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For Insects, Spiders & Their Kin
For the United States & Canada
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Discussion of 2018 gathering

Photos of insects and people from the 2015 gathering in Wisconsin, July 10-12

Photos of insects and people from the 2014 gathering in Virginia, June 4-7.

Photos of insects and people from the 2013 gathering in Arizona, July 25-28

Photos of insects and people from the 2012 gathering in Alabama

Photos of insects and people from the 2011 gathering in Iowa

Photos from the 2010 Workshop in Grinnell, Iowa

Photos from the 2009 gathering in Washington


Genus Entypus

wasp - Entypus unifasciatus Wasp - Entypus fulvicornis Entypus unifasciatus californicus - Entypus unifasciatus - female Spider wasp with prey - Entypus unifasciatus Spider Wasp with Prey - Entypus unifasciatus - female Spider Wasp with Prey - Entypus unifasciatus - female Unknown Wasp  - Entypus black with orange antennae - Entypus fulvicornis
Kingdom Animalia (Animals)
Phylum Arthropoda (Arthropods)
Subphylum Hexapoda (Hexapods)
Class Insecta (Insects)
Order Hymenoptera (Ants, Bees, Wasps and Sawflies)
No Taxon (Aculeata - Ants, Bees and Stinging Wasps)
Superfamily Pompiloidea (Spider Wasps, Velvet Ants and allies)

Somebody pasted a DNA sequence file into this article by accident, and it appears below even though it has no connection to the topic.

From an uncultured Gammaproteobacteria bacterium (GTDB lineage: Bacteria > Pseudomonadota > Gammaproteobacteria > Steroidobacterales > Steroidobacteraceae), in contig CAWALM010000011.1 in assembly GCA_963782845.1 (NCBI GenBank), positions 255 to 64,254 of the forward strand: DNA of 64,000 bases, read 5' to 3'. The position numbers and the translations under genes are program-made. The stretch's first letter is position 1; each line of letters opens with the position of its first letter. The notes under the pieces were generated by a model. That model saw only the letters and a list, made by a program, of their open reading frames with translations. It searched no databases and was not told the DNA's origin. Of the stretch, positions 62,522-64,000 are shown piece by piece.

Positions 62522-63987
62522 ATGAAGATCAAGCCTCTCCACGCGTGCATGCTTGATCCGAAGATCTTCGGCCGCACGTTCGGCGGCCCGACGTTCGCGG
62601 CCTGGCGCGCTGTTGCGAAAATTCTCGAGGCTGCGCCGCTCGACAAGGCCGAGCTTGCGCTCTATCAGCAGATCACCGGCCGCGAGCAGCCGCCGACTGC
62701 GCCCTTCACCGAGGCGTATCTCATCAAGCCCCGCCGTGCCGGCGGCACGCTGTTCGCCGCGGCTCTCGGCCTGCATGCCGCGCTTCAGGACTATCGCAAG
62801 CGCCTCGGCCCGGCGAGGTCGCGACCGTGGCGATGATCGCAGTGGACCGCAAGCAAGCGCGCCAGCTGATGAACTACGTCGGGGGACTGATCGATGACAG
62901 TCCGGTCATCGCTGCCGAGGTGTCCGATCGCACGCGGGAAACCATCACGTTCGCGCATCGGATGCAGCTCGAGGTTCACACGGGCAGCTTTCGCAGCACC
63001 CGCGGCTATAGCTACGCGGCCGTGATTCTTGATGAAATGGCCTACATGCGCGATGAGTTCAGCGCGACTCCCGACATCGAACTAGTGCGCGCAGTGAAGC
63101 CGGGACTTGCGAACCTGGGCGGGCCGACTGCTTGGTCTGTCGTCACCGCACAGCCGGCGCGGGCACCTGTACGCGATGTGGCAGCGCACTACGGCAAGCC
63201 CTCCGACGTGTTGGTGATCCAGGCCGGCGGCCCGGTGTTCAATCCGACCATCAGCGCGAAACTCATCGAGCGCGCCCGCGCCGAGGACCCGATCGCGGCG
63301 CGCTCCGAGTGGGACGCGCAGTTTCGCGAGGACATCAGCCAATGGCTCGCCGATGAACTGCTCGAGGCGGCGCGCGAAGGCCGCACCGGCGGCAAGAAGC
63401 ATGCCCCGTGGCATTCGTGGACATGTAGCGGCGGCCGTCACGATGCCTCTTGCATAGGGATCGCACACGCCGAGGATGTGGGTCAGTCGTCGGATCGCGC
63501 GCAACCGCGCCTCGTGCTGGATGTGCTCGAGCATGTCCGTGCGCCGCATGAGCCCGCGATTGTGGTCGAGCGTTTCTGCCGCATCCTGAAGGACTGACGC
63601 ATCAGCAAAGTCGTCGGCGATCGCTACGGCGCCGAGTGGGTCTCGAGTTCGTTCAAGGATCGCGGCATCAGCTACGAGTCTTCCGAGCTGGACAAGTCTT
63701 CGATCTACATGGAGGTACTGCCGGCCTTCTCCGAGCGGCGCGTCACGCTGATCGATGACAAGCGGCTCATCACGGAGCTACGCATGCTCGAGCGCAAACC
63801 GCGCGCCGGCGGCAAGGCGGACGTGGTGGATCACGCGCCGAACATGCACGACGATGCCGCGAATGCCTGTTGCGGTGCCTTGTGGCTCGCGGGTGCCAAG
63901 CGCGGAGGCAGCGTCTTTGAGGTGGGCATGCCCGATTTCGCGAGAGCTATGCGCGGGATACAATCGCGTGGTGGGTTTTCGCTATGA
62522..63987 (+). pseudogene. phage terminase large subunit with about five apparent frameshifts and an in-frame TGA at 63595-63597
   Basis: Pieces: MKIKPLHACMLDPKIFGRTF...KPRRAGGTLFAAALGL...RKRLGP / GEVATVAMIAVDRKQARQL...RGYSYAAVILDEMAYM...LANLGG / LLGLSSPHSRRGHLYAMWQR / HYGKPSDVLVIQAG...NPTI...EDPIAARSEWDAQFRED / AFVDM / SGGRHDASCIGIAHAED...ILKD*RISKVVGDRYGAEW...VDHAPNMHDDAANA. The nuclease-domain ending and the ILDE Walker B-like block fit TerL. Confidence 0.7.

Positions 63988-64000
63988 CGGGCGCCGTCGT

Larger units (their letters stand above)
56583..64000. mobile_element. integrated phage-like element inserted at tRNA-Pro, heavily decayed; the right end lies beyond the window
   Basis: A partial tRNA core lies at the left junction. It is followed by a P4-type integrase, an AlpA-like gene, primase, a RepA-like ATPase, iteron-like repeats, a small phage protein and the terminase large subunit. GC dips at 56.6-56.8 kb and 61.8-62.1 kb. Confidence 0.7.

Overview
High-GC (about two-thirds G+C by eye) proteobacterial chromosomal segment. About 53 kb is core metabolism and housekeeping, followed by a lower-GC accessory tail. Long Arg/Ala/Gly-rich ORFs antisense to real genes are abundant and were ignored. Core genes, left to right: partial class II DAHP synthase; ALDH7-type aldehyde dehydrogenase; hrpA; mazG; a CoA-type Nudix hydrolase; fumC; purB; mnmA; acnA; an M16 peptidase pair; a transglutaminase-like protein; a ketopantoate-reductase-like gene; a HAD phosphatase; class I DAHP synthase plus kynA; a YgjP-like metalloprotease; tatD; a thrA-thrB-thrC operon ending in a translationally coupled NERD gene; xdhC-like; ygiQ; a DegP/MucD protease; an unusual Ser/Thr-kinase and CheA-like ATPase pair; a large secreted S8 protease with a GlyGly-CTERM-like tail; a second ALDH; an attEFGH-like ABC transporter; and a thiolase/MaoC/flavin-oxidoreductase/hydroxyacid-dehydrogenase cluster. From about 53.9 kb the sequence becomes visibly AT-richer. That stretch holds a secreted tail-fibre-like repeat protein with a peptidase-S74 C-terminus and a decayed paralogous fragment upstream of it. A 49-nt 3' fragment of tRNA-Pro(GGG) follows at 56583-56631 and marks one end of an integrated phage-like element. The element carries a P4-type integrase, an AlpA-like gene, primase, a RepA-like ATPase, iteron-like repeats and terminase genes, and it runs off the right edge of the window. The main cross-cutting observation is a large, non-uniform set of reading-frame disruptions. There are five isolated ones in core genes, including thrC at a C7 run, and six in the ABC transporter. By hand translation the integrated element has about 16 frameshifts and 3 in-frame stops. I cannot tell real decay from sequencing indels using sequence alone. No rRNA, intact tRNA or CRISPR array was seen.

Family Pompilidae (Spider Wasps)
Subfamily Pepsinae
Tribe Pepsini
Genus Entypus
Synonyms and other taxonomic changes
Priocnemioides is used in Townes(1)(1957).
Explanation of Names
Entypus Dahlbom, 1843
7 Species:
Entypus angusticeps
Entypus austrinus
Entypus magnus
Entypus texanus
Very large wasps, not quite rivaling Pepsis or Hemipepsis, but most exceed 20 mm and some may attain lengths of almost 30 mm.
Large size is one of the best clues.
More technically they belong to the subfamily Pepsinae, tribe Pepsini which is defined by the following characters: groove in 2nd sternite, crease on side of 1st tergite marking off an epipleuron, serrate hind tibiae, at least a partially exposed labrum, concave sides of 1st tergite (look dorsally), spines on end of hind tibia of equal size and spacing.
Subtle wing venation and other characters used to separate genera and species, see Townes(1)(1957) for this information (and keys plus brief species descriptions/discussions).
The genus is found practically transcontinentally but some species have restricted ranges.
Open areas, woodland edges; never found in deep woods.
found later in the season (late summer-early autumn)
Adults frequently visit flowers, especially umbellifers and Solidago spp. Adults provision a pre-existing cavity or modification of a pre-existing cavity with a Lycosid spider.
Life Cycle
one generation per year in most of the US
Works Cited
1.Nearctic Wasps of the Subfamilies Pepsinae and Ceropalinae
Henry K. Townes. 1957. Smithsonian Institute Press (Bulletin 209).